17 Jan 2011

Credit Scores Determine Insurance Premiums

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John Vaughan (Financial Advisor) @ Lucid Living

You’ve just bought the home of your dreams. The next stop is to protect your purchase with insurance but, to your amazement, the insurance company has turned you down. You consider yourself a good risk: no previous claims, your home has an impressive security system, is located in a safe neighborhood. So why were you denied coverage? A poor credit report could be the culprit.

These days, having some black marks on your credit report may mean more than paying a higher interest rate on your credit card. A growing number of companies — many of them having nothing to do with the business of offering credit — are also scrutinizing the information on your credit report to decide whether to do business with you, and how much to charge.

Most of the 10 largest short-term insurers in SA use the information in your credit report to underwrite new business, and many do so not just to decide whether to insure you, but also to help determine the premiums charged, according to a recent industry study.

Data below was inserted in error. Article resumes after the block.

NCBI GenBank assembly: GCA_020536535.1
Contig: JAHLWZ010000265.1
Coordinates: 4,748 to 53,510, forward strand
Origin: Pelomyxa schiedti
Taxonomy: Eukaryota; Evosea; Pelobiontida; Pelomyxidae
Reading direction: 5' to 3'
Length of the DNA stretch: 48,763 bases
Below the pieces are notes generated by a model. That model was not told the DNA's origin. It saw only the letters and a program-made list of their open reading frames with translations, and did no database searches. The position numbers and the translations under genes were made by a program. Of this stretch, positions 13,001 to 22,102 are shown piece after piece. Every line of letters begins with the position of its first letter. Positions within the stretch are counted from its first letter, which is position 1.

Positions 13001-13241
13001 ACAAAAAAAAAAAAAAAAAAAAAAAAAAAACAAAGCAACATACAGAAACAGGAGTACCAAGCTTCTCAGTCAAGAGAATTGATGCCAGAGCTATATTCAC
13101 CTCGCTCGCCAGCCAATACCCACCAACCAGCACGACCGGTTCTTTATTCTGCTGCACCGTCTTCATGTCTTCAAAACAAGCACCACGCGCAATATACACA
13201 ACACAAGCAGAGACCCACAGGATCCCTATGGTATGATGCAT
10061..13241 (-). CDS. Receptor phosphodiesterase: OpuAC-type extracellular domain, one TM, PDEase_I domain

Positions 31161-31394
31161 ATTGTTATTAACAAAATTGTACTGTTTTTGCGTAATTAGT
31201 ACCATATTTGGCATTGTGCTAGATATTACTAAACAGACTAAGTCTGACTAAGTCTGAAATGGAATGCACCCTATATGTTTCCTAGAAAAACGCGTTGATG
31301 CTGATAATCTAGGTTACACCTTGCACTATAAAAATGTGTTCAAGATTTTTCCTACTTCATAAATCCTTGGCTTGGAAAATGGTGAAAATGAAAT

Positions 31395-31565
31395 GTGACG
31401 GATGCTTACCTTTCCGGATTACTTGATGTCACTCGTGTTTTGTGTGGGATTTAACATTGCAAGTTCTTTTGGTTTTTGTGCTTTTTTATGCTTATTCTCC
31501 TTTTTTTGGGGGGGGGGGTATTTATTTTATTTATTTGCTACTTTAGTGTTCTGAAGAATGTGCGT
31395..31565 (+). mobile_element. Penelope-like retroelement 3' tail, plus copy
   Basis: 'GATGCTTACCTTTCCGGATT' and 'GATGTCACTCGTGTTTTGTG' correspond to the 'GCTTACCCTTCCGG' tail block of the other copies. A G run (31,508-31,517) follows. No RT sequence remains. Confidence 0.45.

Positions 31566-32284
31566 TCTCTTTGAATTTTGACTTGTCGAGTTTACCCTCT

Insurance companies argue that a credit report is a good indicator of the likelihood that a policyholder will file a claim. Some even say that in some cases what’s on your credit report can be more important than what’s on your driving record, according to the study.

“We know that there is a correlation between how someone manages their credit and insurance losses,” says a spokesman for Outsurance, one of the largest motor vehicle insurers in SA. But what’s not altogether clear is why. “We’re not sure,” admits Van Rensburg. “But we know it’s a fact.”

Insurers evaluate you based on your credit report / credit score. Many insurance companies use your credit score, in conjunction with their proprietary risk scoring systems. How heavily your credit score will be weighed also depends on the insurance company you use. At one insurer a poor credit score could cost you 35% to 40% more in premiums, while at another it could disqualify you from obtaining insurance cover.

What does this mean?

If you’ve never had a car accident or made a claim on your homeowner’s policy, you could have a poor or an erroneous credit report used against you. Your credit score could be the reason you are declined cover, paying a higher premium, larger excess and why your annual increase was several percent higher than the average.

What to do?

• This “to do” cannot be stressed enough – GET YOUR CREDIT REPORT!

• Ensure that the information on your credit report is accurate, up to date and valid.

Challenge any erroneous information on your credit report.

• Take appropriate steps to improve your credit score over time.

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